Magnus Carlsson, Manager, Treasury & Payments, AFP
Europe is a little bit closer to creating a true standard for real-time payments.
In late November, the European Payments Council (EPC) launched the Single Euro Payments Area (SEPA) Instant Credit Transfer (SCT Inst) platform. It will enable corporates and individuals to make instant euro credit transfers, initially up to €15,000, between accounts across the 34 SEPA countries in 10 seconds, any day of the year. This process currently can take up to a full day.
As the Single Euro Payments Area was developed it was touted as a unified way of making payments in Europe and as such, a “further step in European payments integration.” That’s a bit misleading; back before SEPA was even mandatory, additional functionality was being added in certain regions throughout Europe. For example, Finland added more services that allowed for extended remittance information. And in more recent times, well after SEPA was launched, some of the participating countries began to develop functionality to make payments faster.
But here’s the catch—if the rest of the countries in Europe didn’t also add those services as well, they couldn’t benefit from them. Take the case with remittance information. The Finns’ didn’t think the 140 character limitation was sufficient enough. So they provided additional space. This may have worked really well within Finland, but what happens when you send a payment with extended remittance information to SEPA countries that do not support the added remittance space? Well, the information that exceeds 140 characters is most likely going to be lost. My point is that these kind of deviations from the standard will only serve to weaken it, unless they are universally adopted. And as I’ve said numerous times when discussing ISO 20022, a standard with multiple versions is not a standard.
Therefore, this new effort by the EPC is somewhat revolutionary in that it will rein everyone in and create a real-time payments system that adheres to the same standards across the board. European payment service providers (PSPs) have until November of this year to prepare themselves to process these transactions.
Of course, the EPC is relying on the providers and participants to go along with these rules to make it all happen. Time will tell if that all goes smoothly or if the EPC will have to take further action to make sure everyone complies. As we saw with SEPA’s initial implementation, sometimes deadlines need to be pushed back.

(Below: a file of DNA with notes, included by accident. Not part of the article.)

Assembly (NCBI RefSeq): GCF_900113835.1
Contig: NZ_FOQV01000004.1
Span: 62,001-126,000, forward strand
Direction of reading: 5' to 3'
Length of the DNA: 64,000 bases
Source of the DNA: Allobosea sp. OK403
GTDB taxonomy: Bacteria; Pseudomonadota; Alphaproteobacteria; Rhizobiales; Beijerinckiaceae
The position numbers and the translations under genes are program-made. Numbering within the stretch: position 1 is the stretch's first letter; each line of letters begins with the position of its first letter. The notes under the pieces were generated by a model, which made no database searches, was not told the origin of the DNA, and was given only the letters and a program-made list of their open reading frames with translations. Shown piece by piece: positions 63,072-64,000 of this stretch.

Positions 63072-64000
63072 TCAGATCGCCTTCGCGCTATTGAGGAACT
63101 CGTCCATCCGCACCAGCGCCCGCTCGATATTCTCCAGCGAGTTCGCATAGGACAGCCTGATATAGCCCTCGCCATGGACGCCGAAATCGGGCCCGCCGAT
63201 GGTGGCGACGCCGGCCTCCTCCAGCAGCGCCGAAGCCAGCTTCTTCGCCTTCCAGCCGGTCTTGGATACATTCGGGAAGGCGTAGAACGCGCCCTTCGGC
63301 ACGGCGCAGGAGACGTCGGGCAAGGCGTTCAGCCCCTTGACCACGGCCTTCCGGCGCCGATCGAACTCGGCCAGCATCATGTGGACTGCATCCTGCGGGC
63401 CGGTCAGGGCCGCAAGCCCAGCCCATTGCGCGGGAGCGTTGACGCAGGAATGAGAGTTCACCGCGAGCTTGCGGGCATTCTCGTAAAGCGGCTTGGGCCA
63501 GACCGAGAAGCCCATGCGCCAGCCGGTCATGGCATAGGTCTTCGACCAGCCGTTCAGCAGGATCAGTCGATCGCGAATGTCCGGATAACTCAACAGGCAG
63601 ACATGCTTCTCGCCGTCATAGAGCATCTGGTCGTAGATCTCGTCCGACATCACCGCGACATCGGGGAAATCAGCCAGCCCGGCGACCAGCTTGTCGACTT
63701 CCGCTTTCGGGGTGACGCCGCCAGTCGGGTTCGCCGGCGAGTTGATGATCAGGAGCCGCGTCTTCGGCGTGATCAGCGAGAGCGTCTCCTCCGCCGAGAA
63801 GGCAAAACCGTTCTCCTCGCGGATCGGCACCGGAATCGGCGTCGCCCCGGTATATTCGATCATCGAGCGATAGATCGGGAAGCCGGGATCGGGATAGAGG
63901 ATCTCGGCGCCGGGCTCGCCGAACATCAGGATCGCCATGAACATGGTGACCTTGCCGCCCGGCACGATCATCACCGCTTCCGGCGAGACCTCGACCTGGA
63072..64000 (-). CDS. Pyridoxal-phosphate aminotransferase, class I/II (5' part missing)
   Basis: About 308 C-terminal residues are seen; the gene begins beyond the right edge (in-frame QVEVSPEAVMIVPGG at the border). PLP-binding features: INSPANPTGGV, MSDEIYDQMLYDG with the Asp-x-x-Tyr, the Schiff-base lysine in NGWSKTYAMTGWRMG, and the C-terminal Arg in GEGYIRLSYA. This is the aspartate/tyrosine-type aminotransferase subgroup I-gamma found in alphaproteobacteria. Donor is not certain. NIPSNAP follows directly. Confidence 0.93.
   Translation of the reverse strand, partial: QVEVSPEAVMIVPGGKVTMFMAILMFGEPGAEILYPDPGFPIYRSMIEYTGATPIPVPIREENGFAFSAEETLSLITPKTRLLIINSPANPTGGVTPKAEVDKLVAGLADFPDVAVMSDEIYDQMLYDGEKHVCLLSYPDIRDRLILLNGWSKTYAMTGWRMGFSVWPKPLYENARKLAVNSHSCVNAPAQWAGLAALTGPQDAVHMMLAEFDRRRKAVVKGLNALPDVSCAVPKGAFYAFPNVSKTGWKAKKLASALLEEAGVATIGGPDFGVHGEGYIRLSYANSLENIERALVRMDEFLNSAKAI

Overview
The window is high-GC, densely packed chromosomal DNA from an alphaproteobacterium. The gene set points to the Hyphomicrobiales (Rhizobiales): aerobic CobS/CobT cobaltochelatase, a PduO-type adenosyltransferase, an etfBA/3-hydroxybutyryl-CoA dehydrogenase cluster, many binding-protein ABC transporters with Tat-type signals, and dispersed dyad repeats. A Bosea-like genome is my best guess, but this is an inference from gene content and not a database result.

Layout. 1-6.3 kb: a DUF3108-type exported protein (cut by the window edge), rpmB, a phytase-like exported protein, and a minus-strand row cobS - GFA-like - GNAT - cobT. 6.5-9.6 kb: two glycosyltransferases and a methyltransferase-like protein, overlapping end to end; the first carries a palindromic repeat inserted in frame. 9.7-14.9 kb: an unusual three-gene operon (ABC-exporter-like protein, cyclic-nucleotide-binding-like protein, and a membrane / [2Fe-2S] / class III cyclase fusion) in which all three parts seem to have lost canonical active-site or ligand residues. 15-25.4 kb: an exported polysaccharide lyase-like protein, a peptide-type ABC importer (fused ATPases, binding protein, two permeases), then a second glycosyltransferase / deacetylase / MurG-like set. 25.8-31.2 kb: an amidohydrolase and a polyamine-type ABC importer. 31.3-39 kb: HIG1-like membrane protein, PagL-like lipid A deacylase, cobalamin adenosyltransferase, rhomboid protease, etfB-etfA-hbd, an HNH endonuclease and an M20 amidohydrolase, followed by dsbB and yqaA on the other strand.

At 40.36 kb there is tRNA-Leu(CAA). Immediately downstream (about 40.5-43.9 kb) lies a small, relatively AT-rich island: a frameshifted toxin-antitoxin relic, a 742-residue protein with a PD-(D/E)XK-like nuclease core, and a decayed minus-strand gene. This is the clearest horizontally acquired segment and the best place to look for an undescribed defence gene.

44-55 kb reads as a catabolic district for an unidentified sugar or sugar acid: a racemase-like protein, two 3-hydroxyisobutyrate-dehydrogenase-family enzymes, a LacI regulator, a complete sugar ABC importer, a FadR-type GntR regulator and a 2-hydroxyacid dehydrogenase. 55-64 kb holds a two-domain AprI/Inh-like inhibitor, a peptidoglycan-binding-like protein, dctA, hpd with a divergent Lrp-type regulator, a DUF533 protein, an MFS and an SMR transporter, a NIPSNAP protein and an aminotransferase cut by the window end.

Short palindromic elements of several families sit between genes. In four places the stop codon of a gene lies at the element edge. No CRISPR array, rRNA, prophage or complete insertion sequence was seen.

For corporate treasurers with operations in Europe, I see this as a superb development. In addition to speeding up transactions, there are a few key elements in the SCT Inst platform that should be a hit with practitioners.
Flexible transaction limits. PSPs who want to increase the amount limit and transaction speed will be permitted to do so. Furthermore, the maximum amount for transactions will be reviewed on an annual basis. So just as The Clearing House’s real-time system in the United States is expected to eventually allow for larger dollar amounts, we could see the value of SEPA’s Instant Credit Transfers increase over time.
Given that at least some treasury professionals were put off by NACHA’s $25,000 limit on same-day ACH transactions—and likely would be equally dismayed by SCT Inst’s €15,000 limit—this is significant. Practitioners make high-dollar transactions rather frequently; being able to do so in a matter of seconds would garner a lot of interest.
Minimal implementation. Given that this new platform is based on the existing infrastructure, there shouldn’t be many changes that corporate end-users will need to make, if any at all. Of course, corporates will need to be aware that payments will move faster if they plan to use the service—but the good news is that it is an opt-in service that they don’t have to use.
More stakeholder input. Unlike the initial SEPA implementation, which more or less just moved forward without much guidance from stakeholders, this effort appears to have taken into consideration the needs and concerns of market participants. The ECP allowed participants to be involved in the process and provide comment as needed. I expect that will continue over time; the ECP appears prepared to listen to the concerns of stakeholders and make adjustments to the platform if necessary.
Overall, it looks like the ECP has taken some cues from the Federal Reserve’s efforts to speed up payments in the U.S. So while it might take some time, that type of approach bodes well for payments standardization as a whole because it takes into account the people who are actually going to be transacting.